After some preliminary considerations of the social context and racial classifications, I will attend to four representative craniologists: Friedrich Tiedemann, Samuel George Morton, Johann Friedrich Blumenbach, and Carl Gustav Carus. Both Tiedemann and Morton took exacting measurements of skulls, especially cranial capacity. Tiedemann’s pioneering work on skull measurement became part of the evidence used in the slavery debates that occurred in England and Germany; he argued that the races differed little in terms of cranial size. Morton, who amassed a large collection of skulls, contended that the races demonstrated differ- ent capacities and could be arranged in a hierarchy. Blumenbach thought aesthetic qualities of skulls distinguished the races, though racial features were nonetheless quite variable and subject to environmental alteration. Carus also believed the skulls of the various races ‒ and the skulls of individuals ‒ differed by reason of aesthetic qualities, but those qualities and other metric features were relatively unchanging. After about 1850, the literature crackled with skulls, but most of these studies were variations on and extensions of the examinations conducted by these four naturalists (David and Thurman 1867; Engel 1851; Huschke 1854; Meigs 1857; Zeune 1846).
The social and conceptual context
Travels of adventure and trade
Several social and conceptual events helped focus interest on skull measurement during the late eighteenth and early nineteenth centuries.
Travel and trade had increased significantly during the last half of the eighteenth century, bringing Europeans into contact with other peoples. Captain James Cook, for example, made three famous trips to the islands of the South Pacific, New Zealand, and Australia (1768‒1771, 1772‒1775, 1776‒1779), and brought back unusual plants and animals, as well as tales of exotic, aboriginal peoples. The trading companies formed in the seventeenth and eighteenth centuries ‒ especially the British East India Company and the Dutch East and West India Companies ‒ brought Euro- peans into contact with a variety of different populations. The Dutch East India Company (1602‒1799), for instance, carried around 975,000 merchants, traders, and workers to Indonesia, India, Ceylon, Japan, China, Vietnam, and the islands in the South China Sea; many returned to Europe with tales of the inhabitants of those foreign shores (de Vries and van der Woude 1997, 75). These tales, of course, stimulated curiosity about the range and character of the different human groups and their relation to the man-like apes discovered in Africa and the Indies.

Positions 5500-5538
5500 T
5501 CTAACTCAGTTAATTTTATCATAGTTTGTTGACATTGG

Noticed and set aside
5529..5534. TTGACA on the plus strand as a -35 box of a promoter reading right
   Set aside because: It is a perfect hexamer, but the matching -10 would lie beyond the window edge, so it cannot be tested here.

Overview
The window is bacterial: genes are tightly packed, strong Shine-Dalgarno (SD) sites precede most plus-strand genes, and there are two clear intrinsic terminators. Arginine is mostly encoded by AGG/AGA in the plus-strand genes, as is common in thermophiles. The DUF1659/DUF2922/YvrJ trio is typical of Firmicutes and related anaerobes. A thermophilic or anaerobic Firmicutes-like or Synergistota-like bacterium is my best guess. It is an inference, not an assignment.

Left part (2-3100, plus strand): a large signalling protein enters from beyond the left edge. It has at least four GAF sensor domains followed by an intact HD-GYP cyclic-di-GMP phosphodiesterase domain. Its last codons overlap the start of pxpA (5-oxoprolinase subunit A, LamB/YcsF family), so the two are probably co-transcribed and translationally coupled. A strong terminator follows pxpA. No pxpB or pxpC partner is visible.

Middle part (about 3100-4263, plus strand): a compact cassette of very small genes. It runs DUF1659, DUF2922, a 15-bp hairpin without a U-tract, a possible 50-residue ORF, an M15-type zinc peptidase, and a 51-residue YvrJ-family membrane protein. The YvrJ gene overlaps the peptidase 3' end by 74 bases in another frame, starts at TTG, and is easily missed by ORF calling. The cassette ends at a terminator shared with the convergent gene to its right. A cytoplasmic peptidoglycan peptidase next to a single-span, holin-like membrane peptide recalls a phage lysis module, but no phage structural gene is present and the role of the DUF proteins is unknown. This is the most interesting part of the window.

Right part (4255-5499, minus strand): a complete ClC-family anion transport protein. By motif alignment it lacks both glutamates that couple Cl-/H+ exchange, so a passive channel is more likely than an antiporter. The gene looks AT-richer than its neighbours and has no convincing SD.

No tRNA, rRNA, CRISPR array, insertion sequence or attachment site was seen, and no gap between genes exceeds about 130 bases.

Slavery made poignant the question of the level of humanity found in Africa, in the Americas, and in other regions of the newly explored globe. During the eighteenth century, the number of slaves carried by European ships (Dutch, Brit- ish, Portuguese, and French) reached about six million individuals (Lovejoy 1982, 473‒501). Both slavers and abolitionists, at least those of a sensitive nature, had elevated interests in the more theoretical question of the intellectual and moral status of Africans. In the newly established United States of America, as the Native Americans were pushed further west, the same question of justification for wretched treatment arose.
The interest in skulls
The two most important reasons for the focus on skulls in scaling the human races are quite simple: skulls encase that part regarded as the essence of the human, the brain; skulls thus evoke who we are or were ‒ think of Dinesen’s story of the young woman’s skull or Hamlet’s address to the skull of Yorick, a fellow of infinite jest. The skull always carries the ineradicable whiff of mortality, awakening that deeply seated fear we always carry; it thus evokes fascination and apprehension. The other reason for interest in skulls, equally important for natural science at the turn of the eighteenth century: skulls can be measured.
The great advance in science since the beginning of the Enlightenment has come through precise measurement, the mathematizing of the world picture. The historian of science Charles Gillispie has argued that disciplines became objective and thus truly scientific only when they became quantitative (Gillispie 1960). While Gillispie’s criterion would leave a great deal out of the history of science that most individuals would regard as scientific, his view was quite compatible with that of Kant, whose theoretical considerations weighed heavily with German naturalists. Kant famously contended, “in every particular doctrine of nature only so much proper science can be met as there is mathematics therein” (Kant 1956, V, 14 [A IX]). Skulls could be mathematized ‒ and they traveled well.